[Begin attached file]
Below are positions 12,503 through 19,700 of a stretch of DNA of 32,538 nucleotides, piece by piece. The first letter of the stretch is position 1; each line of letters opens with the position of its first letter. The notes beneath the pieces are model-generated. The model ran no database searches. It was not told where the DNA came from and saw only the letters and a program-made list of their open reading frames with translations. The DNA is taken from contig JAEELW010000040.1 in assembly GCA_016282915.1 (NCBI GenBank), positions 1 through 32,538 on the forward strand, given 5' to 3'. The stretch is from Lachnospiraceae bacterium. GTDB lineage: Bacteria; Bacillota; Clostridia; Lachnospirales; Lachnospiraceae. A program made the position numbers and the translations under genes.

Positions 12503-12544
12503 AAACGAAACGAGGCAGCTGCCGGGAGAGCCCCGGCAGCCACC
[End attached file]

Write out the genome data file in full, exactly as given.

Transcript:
Below are positions 12,503 through 19,700 of a stretch of DNA of 32,538 nucleotides, piece by piece. The first letter of the stretch is position 1; each line of letters opens with the position of its first letter. The notes beneath the pieces are model-generated. The model ran no database searches. It was not told where the DNA came from and saw only the letters and a program-made list of their open reading frames with translations. The DNA is taken from contig JAEELW010000040.1 in assembly GCA_016282915.1 (NCBI GenBank), positions 1 through 32,538 on the forward strand, given 5' to 3'. The stretch is from Lachnospiraceae bacterium. GTDB lineage: Bacteria; Bacillota; Clostridia; Lachnospirales; Lachnospiraceae. A program made the position numbers and the translations under genes.

Positions 12503-12544
12503 AAACGAAACGAGGCAGCTGCCGGGAGAGCCCCGGCAGCCACC